A serological survey was designed to determine the antibody prevalence of rinderpest virus (RPV) and peste des petits ruminants virus (PPRV) in Ethiopian camels. That study was undertaken after the occurrence in 1995 of an apparently new highly contagious disease characterized by a rinderpest-like disease syndrome in the camel population. 90 dromedaries were distributed in groups based on three epidemiologically-defined regions. The first group was from a non-affected area, the second from sick and contact animals and the third from convalescent animals. The sera were analyzed for antibody to RPV and PPRV by competitive ELISA tests. Results showed a global seroprevalence of 7.8 % for PPRV antibodies and 21.3 % for RPV antibodies. None of the sera from the non-affected area was positive and the second and third groups had various positive rates. In accordance with several authors, the receptivity of the camel to these viruses appears to be a reality. However, its susceptibility to RPV and PPRV had never been confirmed, as well as its role as a potential reservoir of these viruses which cause two major diseases of ruminants. The hypotheses about the occurrence of an emerging infection in camels, caused by pathogens usually found in cattle, sheep and goats, are discussed.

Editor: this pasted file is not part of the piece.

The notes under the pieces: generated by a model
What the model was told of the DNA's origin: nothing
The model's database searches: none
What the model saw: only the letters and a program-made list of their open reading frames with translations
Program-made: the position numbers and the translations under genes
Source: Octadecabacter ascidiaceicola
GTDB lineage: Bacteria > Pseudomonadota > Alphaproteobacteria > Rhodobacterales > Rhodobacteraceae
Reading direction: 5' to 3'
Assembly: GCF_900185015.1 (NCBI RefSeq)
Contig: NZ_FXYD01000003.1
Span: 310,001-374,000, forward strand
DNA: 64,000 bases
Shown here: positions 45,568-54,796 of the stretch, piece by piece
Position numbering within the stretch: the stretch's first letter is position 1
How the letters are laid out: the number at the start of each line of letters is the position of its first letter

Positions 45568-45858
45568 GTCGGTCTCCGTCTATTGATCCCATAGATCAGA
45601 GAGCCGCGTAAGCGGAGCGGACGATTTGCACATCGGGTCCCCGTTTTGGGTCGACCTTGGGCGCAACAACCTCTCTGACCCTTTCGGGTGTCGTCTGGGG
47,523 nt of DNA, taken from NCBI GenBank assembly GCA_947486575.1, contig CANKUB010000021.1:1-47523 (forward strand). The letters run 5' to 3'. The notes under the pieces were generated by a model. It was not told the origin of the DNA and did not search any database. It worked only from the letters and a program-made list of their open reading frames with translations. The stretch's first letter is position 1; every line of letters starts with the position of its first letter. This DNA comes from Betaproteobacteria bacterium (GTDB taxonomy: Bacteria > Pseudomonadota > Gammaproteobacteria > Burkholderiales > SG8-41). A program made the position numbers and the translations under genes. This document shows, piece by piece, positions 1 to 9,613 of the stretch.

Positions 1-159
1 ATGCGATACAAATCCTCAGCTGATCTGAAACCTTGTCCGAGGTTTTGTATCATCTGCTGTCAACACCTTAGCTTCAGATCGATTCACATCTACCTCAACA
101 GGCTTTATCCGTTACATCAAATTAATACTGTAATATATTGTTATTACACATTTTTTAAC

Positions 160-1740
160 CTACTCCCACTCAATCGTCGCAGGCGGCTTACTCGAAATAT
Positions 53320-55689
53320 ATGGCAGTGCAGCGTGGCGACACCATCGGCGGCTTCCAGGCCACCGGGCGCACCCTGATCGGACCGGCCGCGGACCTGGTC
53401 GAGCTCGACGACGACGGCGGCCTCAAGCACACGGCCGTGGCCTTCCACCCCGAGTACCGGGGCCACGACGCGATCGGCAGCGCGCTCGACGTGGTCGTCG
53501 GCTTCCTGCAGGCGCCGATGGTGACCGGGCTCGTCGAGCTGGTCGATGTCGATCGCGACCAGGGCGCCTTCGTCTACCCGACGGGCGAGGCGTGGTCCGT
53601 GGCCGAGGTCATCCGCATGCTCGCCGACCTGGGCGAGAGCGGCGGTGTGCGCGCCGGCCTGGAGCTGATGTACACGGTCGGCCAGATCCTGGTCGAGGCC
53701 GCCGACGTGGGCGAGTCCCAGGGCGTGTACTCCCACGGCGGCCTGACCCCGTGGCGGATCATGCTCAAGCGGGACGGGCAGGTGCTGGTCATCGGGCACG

|Original language||English (US)|
|Number of pages||4|
|Journal||Revue de Medecine Veterinaire|
|State||Published - Mar 2001|
- Peste des petits ruminants
ASJC Scopus subject areas